BERLIN (Reuters) – Germany’s Constitutional Court said on Tuesday it would not postpone its long-awaited ruling on the legality of the euro zone’s bailout fund, despite a last-minute legal challenge by a eurosceptic lawmaker.
The court said it would go ahead with Wednesday’s ruling on the legality of the European Stability Mechanism (ESM) and the fiscal compact for budget discipline, whose implementation has been delayed for months by the German judges.
The Constitutional Court issued a brief statement saying the ruling at 10 a.m. (0800 GMT) on Wednesday “will go ahead as scheduled”, meaning conservative lawmaker Peter Gauweiler’s last-minute challenge would not cause further delays.
The court in Karlsruhe did not go into the merits of his complaint, lodged at the weekend after the European Central Bank announced its plans for unlimited purchases of bonds of crisis-hit euro states to reduce their borrowing costs.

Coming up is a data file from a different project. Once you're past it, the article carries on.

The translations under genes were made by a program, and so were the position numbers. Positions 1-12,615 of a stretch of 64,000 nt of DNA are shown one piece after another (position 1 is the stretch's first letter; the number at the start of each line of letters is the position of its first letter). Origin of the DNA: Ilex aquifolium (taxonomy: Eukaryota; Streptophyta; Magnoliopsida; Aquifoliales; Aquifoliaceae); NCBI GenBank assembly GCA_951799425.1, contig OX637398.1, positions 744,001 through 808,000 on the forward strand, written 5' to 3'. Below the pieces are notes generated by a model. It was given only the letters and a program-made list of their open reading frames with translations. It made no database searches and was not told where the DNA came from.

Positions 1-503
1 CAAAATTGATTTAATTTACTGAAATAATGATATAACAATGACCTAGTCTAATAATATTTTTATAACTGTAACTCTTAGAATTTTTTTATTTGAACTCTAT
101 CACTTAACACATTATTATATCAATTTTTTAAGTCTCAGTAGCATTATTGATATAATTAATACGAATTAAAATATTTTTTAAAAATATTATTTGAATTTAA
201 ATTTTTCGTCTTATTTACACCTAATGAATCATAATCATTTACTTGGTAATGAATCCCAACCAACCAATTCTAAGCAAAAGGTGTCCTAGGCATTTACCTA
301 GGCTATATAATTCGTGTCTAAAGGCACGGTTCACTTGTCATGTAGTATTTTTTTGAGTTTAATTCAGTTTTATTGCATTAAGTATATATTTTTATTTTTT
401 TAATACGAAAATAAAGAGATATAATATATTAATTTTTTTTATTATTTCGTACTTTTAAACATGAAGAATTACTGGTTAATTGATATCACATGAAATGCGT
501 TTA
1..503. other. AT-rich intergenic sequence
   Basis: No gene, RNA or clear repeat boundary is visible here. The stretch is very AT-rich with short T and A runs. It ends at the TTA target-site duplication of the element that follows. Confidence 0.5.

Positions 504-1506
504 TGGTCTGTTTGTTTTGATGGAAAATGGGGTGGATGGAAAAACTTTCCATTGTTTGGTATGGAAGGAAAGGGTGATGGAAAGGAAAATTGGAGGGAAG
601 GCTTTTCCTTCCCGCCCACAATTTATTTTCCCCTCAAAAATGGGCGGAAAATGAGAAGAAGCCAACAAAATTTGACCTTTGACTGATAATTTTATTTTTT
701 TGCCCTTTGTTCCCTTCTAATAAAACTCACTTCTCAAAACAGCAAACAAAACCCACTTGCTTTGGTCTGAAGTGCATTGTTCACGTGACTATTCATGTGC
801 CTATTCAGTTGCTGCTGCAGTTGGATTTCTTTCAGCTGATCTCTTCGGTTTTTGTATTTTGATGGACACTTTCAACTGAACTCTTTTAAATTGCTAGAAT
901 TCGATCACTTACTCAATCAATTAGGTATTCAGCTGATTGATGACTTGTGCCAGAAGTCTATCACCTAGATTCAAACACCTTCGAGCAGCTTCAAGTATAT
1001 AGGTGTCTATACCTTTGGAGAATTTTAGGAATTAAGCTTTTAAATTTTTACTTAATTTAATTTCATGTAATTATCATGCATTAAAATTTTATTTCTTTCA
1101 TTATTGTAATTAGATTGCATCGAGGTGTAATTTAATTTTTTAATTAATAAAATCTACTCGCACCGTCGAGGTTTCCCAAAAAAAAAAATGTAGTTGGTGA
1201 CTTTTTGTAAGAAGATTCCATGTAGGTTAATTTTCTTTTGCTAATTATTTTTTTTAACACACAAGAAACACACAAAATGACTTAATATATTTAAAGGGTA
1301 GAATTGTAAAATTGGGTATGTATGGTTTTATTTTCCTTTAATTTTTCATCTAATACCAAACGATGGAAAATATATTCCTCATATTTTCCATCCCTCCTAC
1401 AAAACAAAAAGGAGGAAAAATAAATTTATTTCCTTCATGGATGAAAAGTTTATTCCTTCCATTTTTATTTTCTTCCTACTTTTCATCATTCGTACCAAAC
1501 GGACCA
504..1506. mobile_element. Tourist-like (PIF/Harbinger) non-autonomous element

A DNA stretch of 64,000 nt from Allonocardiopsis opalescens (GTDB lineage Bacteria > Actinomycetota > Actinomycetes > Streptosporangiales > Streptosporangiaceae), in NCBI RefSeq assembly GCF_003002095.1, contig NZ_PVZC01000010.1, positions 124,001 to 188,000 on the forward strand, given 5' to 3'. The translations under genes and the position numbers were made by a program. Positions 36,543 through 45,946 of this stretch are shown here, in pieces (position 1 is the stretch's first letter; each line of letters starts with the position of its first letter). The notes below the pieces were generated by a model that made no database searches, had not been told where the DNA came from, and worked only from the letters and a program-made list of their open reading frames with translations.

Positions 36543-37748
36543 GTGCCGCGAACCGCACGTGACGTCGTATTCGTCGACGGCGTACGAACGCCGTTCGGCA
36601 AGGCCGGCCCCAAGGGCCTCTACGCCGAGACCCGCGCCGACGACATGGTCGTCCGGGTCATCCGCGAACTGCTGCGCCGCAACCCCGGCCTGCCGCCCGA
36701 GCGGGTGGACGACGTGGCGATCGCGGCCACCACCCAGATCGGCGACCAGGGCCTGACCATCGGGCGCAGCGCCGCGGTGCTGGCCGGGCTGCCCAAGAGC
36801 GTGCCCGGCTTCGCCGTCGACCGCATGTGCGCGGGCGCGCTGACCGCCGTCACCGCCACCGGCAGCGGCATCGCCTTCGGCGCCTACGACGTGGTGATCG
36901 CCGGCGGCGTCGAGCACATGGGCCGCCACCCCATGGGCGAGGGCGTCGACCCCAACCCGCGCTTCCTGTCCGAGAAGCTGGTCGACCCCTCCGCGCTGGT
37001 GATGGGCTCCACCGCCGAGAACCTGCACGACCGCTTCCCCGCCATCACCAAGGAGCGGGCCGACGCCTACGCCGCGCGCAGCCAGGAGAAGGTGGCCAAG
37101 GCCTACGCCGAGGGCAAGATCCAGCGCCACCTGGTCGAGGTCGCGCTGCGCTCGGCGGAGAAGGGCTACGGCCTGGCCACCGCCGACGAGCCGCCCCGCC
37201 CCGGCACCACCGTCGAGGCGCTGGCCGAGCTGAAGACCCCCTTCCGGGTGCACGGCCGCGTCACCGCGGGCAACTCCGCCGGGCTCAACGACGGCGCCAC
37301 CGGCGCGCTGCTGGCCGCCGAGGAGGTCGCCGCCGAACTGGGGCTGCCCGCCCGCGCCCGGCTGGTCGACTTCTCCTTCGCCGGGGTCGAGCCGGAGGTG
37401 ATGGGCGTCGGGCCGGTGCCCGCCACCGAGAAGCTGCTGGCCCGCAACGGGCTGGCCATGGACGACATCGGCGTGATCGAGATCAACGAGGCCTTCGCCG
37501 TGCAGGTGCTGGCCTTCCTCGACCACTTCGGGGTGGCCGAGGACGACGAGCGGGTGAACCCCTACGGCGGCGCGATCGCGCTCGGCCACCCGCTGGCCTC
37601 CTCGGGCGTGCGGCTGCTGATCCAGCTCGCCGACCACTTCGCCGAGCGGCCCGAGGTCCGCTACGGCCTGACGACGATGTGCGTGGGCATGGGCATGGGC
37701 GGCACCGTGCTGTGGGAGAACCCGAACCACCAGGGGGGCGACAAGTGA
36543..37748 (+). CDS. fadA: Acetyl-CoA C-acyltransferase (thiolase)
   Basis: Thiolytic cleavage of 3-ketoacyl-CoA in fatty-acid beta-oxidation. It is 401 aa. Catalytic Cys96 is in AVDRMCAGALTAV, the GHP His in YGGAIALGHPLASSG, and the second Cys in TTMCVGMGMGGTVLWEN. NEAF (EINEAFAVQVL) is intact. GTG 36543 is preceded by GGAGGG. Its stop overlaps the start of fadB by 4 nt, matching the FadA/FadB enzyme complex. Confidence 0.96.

He argues that Germany should not ratify the ESM until the ECB rows back on the bond-buying plan which he sees as a threat to the German budget. The constitutional court should therefore possibly postpone its decision on the fund, he said.
German legal experts believe the court will approve the new permanent bailout fund and the budget deal, while possibly imposing tough conditions limiting Berlin’s flexibility on future rescues.
If the court did back the injunction request against the ESM and fiscal compact, it would have a devastating impact on bond and currency markets, pushing the 17-member currency zone deeper into turmoil by casting doubt on its ability to launch further rescue bids of heavily-indebted states.
Most German law professors do not expect the court to go as far as signaling that Germany needs to change its constitution and hold a referendum before it can take part in any further integration of the European Union or the currency zone.
(Reporting by Stephen Brown and Alexandra Hudson)
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